Thanks to the automaker's
recapitalization plan, Ford will swap its current common stock. Shareholders have the option of taking all new common stock or a combination of stock and cash.
Ford needs to receive your election documents by 8:30 a.m. on Aug. 2. But some brokerage houses have set earlier deadlines, notes Karen Hampton, Ford's spokeswoman. So call your broker and get the skinny. The proxy material includes the addresses you'll need to mail your election.
As a recap, Ford will exchange its common and Class B shares for new Ford common and Class B shares. Your holding period for the new Ford shares, meaning the amount of time you held the shares, will be considered the same as that of your original Ford shares. Why does that matter? If you've held the shares for at least 12 months, your holding period is long term, meaning you qualify for the 20% preferential capital-gains rate when you sell.
Under this recapitalization plan, shareholders can elect to take all stock or a combination of cash and stock. (There was an
all cash option, but the company decided to get rid of it at the end of June.)
Here are your options:
- Option 1: One share of new stock plus $20 in cash. (This is the default option if you fail to submit an election.)
- Option 2: All stock. (You'll actually receive one whole share and a partial share worth $20.)
- Option 3: One share of stock plus a combination of cash and new common stock with a total value of $20. With this option, it's likely you'll get most of that $20 in stock.
Regardless of your election, you'll get a new Ford share for every share you hold. "But you must decide how you want the $20," notes Hampton.
"Determining your basis in your Ford shares could influence your decision," says Janice Johnson, a partner at
American Express Tax & Business Services
in New York. Remember, the difference between your original purchase price, a.k.a. your cost basis, and the fair market value of the share is the amount you'll owe tax on when you sell.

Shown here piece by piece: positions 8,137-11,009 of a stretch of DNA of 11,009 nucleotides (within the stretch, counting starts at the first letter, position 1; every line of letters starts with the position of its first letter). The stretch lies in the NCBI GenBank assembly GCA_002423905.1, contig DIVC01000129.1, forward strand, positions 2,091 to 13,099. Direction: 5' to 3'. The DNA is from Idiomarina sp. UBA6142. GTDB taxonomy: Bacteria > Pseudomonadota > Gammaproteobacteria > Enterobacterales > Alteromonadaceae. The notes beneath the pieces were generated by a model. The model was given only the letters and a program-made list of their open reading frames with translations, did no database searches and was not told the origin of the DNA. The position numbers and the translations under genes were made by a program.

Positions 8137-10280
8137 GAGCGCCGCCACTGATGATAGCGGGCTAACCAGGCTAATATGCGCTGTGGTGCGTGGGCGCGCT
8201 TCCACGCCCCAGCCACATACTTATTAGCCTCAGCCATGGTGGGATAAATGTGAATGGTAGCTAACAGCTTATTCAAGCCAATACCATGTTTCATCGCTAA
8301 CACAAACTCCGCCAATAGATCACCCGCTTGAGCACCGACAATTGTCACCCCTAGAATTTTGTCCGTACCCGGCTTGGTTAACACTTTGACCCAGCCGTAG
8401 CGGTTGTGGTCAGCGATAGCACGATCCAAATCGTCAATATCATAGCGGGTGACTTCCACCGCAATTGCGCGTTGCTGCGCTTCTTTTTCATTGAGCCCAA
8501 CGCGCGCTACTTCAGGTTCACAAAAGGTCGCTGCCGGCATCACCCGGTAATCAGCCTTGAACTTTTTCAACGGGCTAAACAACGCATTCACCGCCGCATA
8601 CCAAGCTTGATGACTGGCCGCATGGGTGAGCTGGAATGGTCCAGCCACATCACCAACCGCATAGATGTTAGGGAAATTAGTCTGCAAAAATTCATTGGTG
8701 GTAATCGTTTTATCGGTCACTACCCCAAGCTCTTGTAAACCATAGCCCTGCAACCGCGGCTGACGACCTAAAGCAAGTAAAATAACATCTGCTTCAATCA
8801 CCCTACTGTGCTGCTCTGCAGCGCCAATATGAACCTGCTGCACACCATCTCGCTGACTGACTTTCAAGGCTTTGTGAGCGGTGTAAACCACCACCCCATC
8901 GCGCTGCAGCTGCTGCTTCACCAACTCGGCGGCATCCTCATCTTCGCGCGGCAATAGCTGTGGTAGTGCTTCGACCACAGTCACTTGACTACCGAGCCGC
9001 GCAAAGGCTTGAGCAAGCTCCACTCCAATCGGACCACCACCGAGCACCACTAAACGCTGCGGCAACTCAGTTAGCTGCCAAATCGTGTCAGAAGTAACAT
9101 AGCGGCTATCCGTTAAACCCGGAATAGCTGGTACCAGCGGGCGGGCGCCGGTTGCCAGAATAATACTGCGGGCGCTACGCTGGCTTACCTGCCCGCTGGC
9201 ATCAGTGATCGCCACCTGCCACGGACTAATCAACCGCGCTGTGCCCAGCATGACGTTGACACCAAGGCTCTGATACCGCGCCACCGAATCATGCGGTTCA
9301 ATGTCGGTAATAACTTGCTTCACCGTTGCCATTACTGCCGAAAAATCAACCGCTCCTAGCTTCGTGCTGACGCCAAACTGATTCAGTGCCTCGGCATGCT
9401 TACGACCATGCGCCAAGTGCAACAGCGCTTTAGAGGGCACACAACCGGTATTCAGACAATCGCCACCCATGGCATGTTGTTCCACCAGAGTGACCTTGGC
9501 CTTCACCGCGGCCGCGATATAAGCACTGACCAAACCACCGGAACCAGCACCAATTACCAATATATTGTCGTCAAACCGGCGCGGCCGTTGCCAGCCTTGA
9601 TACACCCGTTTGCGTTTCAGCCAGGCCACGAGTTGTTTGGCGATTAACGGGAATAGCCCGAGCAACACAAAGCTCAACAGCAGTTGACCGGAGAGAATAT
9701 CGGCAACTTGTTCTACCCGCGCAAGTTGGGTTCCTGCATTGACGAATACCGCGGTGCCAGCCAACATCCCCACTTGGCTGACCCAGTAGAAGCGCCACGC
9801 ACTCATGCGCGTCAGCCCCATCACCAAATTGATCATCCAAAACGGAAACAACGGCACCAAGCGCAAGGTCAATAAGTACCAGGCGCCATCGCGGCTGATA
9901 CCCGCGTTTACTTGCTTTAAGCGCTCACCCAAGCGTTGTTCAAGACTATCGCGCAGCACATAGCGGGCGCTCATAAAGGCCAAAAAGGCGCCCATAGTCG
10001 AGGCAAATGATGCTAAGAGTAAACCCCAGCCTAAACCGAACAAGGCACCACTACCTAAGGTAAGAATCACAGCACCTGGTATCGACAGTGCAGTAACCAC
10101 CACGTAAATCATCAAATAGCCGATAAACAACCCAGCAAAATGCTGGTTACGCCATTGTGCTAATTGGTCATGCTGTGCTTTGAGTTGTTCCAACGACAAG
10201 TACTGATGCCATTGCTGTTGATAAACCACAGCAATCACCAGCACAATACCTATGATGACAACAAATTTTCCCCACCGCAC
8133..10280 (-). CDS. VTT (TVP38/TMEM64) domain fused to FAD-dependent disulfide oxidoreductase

But don't forget to adjust your cost basis for the spinoff of
, its supplier of integrated automotive systems. If you were a Ford shareholder as of the market's close on June 8, you were eligible for around 0.131 shares of Visteon for every share of Ford you held.
Approximately 3.93% of the original basis in your Ford shares should be allocated to your new Visteon shares, including any fractional shares, says Hampton. The remaining 96.07% of your basis in Ford goes to your new Ford shares.
So be sure to consider your post-Visteon basis in Ford when determining your tax hit from the recapitalization choices. In some instances, taking the cash-and-stock option may create a larger capital gain at the time of the exchange than if you just took the all-stock option, notes Johnson. It's all timing, though.
Here's how the distribution will work. Denise Davidson, editor of
, a product of
, the supplier of tax-law information in Riverwoods, Ill., helped us out with an example.
The distribution price of Ford will be based on this week's weighted average trading price. So let's assume that the weighted average is $46, since that's where the stock is currently trading.
Let's also assume that your post-Visteon basis is $40.
In our example, with the weighted average at $46, if you took the all-stock deal, you'd get one share valued at $26 and a partial share worth $20."We anticipate that the market will adjust for the $20 distribution," says Hampton. So it's assumed that the stock will hover around $26 for a while.